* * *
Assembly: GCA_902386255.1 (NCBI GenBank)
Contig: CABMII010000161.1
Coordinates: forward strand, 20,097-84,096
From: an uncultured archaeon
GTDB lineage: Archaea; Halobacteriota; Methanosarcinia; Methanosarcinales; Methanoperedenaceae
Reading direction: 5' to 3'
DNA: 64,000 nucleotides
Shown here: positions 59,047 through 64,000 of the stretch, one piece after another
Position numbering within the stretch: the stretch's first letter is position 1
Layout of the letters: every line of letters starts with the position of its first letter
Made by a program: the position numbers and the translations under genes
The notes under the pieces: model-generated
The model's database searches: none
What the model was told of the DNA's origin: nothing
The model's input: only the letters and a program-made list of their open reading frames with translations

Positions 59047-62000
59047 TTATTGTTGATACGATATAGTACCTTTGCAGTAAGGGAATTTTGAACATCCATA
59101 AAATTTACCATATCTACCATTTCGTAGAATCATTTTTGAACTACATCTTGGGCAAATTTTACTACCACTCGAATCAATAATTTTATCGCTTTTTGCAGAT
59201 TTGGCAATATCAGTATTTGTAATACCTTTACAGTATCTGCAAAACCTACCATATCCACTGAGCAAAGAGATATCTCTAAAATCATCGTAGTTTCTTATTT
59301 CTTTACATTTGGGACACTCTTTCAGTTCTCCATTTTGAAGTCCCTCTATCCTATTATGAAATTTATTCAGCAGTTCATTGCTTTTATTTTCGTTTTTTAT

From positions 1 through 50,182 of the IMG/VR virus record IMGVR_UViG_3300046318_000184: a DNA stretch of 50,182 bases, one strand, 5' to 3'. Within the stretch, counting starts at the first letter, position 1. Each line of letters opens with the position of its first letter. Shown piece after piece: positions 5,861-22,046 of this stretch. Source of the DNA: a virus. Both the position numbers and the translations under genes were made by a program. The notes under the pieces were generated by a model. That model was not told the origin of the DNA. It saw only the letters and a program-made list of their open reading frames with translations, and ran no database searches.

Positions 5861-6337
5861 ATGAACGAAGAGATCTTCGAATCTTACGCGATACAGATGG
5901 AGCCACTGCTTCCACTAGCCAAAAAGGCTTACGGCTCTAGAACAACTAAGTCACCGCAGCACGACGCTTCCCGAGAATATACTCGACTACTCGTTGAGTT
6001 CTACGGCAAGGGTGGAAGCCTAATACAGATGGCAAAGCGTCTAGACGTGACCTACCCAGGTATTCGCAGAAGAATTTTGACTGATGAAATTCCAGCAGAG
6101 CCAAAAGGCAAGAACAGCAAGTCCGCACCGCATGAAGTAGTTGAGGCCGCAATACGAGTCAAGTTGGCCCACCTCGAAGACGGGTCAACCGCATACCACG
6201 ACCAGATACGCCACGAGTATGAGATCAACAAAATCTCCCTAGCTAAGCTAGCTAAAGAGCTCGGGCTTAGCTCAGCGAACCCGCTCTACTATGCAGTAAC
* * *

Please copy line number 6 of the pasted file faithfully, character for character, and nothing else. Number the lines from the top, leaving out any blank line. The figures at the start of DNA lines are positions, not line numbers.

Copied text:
Reading direction: 5' to 3'